There is an ideological battle going on in Europe now about how pesticides should be regulated, and several of the main actors have recently taken the gloves off over glyphosate, the principle herbicide used today in such products like Monsanto’s Roundup, but available in generic form, reports David Zurak & Jon Entine for The Genetic Literacy Project.
EFSA, the European Food Safety Authority (Europe’s FDA), is responsible for conducting risk assessments and advising the EU on food safety issues, including pesticides. It gathers all of the scientific evidence and determines if and how to manage the risks (for consumers, users, producers). If there are data gaps, they request more information from industry, the academe, researchers and then make a decision. On glyphosate, they have taken account of the 1000s of studies and concluded that the herbicide is safe.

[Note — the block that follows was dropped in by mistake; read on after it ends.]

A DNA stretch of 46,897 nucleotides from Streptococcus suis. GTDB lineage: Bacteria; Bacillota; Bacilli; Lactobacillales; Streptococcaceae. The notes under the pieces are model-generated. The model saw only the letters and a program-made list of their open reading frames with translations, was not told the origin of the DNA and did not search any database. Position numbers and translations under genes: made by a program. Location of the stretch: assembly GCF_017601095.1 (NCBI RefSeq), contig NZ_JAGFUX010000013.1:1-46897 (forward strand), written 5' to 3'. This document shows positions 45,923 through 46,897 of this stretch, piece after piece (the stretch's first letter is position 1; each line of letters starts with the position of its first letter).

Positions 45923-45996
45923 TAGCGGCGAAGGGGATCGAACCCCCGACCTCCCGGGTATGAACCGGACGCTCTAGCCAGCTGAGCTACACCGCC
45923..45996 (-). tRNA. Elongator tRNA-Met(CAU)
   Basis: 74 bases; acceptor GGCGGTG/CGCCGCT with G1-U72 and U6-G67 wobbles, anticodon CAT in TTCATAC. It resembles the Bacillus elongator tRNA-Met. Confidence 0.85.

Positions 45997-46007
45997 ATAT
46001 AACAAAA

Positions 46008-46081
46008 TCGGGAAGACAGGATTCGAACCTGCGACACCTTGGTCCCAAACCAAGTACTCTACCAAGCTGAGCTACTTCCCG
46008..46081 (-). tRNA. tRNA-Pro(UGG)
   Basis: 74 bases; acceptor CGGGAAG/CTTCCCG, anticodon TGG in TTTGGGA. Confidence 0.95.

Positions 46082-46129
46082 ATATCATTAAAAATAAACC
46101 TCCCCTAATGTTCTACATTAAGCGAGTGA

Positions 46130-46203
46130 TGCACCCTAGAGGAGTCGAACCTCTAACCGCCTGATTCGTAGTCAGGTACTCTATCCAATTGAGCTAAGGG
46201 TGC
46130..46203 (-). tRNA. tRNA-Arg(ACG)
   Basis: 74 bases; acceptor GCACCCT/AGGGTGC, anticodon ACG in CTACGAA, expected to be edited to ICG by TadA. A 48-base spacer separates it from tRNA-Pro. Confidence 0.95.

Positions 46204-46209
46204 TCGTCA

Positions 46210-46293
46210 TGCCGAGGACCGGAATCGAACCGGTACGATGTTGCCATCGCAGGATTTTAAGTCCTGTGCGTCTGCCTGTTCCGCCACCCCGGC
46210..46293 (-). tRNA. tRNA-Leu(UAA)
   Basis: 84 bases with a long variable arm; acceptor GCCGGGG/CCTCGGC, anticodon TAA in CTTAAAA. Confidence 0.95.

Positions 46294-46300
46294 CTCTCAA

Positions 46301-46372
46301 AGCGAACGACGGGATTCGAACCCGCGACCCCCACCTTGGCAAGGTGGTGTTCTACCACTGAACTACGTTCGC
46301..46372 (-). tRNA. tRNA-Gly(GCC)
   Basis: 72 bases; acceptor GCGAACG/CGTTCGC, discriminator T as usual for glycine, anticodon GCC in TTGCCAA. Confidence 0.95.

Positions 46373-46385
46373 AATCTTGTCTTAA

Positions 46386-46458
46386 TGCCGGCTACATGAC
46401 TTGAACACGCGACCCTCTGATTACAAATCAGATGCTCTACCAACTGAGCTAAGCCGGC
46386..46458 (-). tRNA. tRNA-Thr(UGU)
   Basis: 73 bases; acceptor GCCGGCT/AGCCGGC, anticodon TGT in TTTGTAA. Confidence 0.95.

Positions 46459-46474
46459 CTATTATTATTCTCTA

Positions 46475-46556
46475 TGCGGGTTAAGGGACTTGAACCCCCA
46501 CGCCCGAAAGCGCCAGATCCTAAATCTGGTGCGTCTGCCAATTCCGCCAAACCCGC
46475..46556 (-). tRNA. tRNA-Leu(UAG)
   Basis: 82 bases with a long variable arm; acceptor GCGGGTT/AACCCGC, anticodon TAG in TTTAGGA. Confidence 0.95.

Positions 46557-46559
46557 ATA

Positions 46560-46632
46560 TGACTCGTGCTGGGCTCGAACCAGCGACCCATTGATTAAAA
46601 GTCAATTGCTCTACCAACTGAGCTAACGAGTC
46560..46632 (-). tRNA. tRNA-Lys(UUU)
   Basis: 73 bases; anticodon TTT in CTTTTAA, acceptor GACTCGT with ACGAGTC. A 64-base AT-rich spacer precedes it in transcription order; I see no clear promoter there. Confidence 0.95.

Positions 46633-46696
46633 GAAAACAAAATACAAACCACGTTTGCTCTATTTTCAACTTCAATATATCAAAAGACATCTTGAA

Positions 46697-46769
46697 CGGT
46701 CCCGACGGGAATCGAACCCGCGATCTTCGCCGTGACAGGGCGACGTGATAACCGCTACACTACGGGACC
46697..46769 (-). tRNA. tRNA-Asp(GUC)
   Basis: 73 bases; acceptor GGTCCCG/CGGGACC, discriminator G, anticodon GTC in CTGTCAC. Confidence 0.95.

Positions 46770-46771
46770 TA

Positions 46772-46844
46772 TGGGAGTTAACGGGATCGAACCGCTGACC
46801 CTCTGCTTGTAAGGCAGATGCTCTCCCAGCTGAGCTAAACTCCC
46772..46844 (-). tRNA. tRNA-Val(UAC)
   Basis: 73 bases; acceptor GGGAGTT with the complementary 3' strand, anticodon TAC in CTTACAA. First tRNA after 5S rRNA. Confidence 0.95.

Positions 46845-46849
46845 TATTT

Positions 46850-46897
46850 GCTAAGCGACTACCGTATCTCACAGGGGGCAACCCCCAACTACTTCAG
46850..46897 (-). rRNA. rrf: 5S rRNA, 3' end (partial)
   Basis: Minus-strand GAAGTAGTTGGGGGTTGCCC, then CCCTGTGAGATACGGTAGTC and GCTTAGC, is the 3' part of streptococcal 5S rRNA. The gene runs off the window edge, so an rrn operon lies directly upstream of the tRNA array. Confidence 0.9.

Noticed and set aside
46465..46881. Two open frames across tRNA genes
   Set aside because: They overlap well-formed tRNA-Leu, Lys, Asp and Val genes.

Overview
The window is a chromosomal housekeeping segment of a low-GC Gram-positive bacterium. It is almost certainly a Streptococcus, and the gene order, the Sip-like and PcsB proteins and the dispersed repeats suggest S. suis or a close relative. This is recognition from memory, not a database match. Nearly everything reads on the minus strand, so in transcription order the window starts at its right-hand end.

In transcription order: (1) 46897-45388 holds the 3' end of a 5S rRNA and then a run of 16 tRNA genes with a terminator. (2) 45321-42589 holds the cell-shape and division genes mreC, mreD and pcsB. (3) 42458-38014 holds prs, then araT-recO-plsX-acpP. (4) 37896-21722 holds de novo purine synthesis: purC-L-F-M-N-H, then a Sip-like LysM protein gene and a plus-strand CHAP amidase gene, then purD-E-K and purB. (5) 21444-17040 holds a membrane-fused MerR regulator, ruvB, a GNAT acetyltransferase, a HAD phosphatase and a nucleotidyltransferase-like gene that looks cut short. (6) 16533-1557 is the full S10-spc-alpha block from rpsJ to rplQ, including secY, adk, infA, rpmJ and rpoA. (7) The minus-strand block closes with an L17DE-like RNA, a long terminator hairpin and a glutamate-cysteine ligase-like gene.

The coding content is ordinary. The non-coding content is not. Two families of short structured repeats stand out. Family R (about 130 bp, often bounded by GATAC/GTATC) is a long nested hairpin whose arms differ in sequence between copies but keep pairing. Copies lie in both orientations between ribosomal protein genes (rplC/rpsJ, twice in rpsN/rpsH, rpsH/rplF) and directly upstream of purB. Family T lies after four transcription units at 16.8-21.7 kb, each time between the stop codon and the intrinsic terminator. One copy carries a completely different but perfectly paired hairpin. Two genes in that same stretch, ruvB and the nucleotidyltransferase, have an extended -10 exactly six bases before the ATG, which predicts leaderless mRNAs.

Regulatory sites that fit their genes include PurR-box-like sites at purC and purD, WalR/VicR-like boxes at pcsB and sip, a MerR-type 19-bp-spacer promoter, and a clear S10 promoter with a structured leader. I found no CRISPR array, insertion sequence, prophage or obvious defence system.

On the other side is the WHO’s International Agency for Research on Cancer (IARC), which doesn’t do risk management but decides whether a substance can be considered as a carcinogen (they do hazard assessments)–a cancer causing agent. In 2015, IARC held a working group to reevaluate glyphosate. There have been more than 800 studies on glyphosate; IARC set aside the findings of the German Federal Institute for Risk Assessment (BfR)–which does risk assessments for the European Commission. BfR had done a formal risk assessment of glyphosate for the European Commission, concluding: “the available data do not show carcinogenic or mutagenic properties of glyphosate nor that glyphosate is toxic to fertility, reproduction or embryonal/fetal development in laboratory animals.”